Love and the Absence of Colour
I love you. I can see myself in your eyes, and it’s not just the reflection of my white face in your black pupils. Simple as that. Not many things are, but this is black and white.
We loved each other for a whole night, didn’t we? Well, I guess it wasn’t really even the night, was it? A morning, and only part of one, but the best part—the between- midnight-and-getting-out-of-bed part, the things that happen in the dark-fades-to-light hours.
I loved you the first time we spoke. It was at your party during that black night in your gray apartment on your white couch in my black-and-white dress when I wanted nothing more than to lie in your white room on your white bed and stare at the white ceiling and make gray clouds and think black thoughts with you.
We were drunk at the bar on that night we loved and I don’t quite know how we left together, but we did and proceeded to blacken our lungs outside under gray clouds. I opened your door easily, the one where the key sticks, a little trick of mine from a door I’d once known. You smiled as I entered your world. You showed me your drawings, excited to share, but I remembered them all from before—the wrinkly man and the vase face and the boring fashion model you’d said you could draw in your sleep. I asked you about your writing that you’d told me about before but that you didn’t remember telling me about, because you don’t tell people those things. You blushed in surprise and it was sweet, like I thought your lips might be.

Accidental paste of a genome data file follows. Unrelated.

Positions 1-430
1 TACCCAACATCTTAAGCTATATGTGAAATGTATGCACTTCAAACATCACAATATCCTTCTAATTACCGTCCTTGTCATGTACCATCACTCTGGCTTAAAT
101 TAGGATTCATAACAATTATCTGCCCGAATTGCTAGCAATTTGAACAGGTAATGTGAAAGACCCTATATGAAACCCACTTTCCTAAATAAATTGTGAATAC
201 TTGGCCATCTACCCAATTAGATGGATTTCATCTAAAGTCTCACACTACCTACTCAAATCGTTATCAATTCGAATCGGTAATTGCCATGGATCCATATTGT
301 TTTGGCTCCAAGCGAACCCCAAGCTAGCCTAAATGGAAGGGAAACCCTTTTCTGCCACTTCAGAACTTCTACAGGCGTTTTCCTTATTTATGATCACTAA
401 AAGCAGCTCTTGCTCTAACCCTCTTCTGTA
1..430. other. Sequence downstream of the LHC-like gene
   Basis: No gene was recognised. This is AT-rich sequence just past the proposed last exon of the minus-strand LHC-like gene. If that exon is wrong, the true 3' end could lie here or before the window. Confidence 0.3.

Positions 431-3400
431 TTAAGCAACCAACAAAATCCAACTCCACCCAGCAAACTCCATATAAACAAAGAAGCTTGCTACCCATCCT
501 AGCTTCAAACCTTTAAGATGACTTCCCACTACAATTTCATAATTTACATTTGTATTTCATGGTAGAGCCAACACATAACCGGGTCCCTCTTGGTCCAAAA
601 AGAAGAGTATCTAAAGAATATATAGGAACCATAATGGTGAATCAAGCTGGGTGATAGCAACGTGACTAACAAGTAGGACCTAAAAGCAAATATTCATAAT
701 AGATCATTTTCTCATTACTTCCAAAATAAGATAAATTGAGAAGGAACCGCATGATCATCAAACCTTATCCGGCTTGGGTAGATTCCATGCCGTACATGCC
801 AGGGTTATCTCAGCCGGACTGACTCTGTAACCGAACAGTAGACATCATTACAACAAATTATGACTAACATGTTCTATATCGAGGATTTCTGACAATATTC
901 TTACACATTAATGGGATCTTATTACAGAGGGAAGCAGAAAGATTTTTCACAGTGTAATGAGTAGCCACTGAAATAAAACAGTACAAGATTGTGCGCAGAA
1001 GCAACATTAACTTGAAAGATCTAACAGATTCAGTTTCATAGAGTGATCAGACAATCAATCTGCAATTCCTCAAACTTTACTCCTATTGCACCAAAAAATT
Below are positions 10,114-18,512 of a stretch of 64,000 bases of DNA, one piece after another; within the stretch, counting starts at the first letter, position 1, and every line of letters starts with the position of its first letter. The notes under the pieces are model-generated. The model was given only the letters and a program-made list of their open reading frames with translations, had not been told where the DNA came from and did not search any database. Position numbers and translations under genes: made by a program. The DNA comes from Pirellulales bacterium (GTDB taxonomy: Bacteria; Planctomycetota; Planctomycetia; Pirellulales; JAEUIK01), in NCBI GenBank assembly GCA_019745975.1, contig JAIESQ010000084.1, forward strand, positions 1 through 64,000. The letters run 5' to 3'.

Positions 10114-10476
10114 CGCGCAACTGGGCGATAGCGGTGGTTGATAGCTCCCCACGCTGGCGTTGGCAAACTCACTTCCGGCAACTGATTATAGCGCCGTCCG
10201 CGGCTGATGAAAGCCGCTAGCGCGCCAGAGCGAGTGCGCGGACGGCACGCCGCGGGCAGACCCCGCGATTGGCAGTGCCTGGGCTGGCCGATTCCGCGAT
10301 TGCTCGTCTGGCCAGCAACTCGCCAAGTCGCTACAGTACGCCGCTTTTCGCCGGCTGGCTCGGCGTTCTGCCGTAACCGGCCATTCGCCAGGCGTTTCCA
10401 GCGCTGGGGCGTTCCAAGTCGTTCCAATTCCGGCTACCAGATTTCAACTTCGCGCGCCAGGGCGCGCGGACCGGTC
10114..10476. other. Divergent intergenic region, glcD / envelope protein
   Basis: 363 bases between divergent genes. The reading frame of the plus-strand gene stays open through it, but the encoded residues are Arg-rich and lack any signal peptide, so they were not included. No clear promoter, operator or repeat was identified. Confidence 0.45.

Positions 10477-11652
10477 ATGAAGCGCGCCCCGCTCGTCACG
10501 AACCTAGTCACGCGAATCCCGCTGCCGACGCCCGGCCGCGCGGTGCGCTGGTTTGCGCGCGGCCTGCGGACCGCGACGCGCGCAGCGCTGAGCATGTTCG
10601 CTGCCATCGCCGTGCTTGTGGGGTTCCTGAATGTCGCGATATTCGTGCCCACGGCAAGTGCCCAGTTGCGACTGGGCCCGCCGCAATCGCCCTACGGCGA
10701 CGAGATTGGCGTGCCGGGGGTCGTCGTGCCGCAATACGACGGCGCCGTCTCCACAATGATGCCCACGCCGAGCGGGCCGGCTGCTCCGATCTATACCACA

I don’t know how it came to be that we kissed, but I wish that I did because it was lovely and I loved you there again on your couch. And I don’t know how we got to your bedroom, but I do remember being there and you went down on me and I went up on you and we moved together like we were on the sea and it was perfect and I could have had sex with you forever.
We had cigarettes and music on your white couch in our black scraps of clothing and we kept not sleeping even though we should have. We got to bed eventually, holding each other strangely close in the black night. I saw you that night and I saw you again in the morning as I woke and rolled over to stare at your white ceiling from your white sheets and you pulled me back over in your half-sleep, which I enjoyed more than most things. I loved you then as I ran my hand through your black hair, listening to your heart beat. I told you I’d drawn you in a dream, the sharp lines of your face that highlight your mouth, I said how it was perfect and you said that I was.
You are perfect in my head, where I can change the way things are to a certain this or that. I’ve loved you as the dream more than you as the man, the real man with undefinable shades of color. Life and having lived turns black and white to gray, but my heart and mind’s ache for absolutes has power over memory. Desire writes his name boldly over history. My romanticizing urge makes love out of lust, and it tells me this is true:
I loved you then and now, and it is as simple as black and white.
—Columnist Megan E. McKenzie can be reached at email@example.com.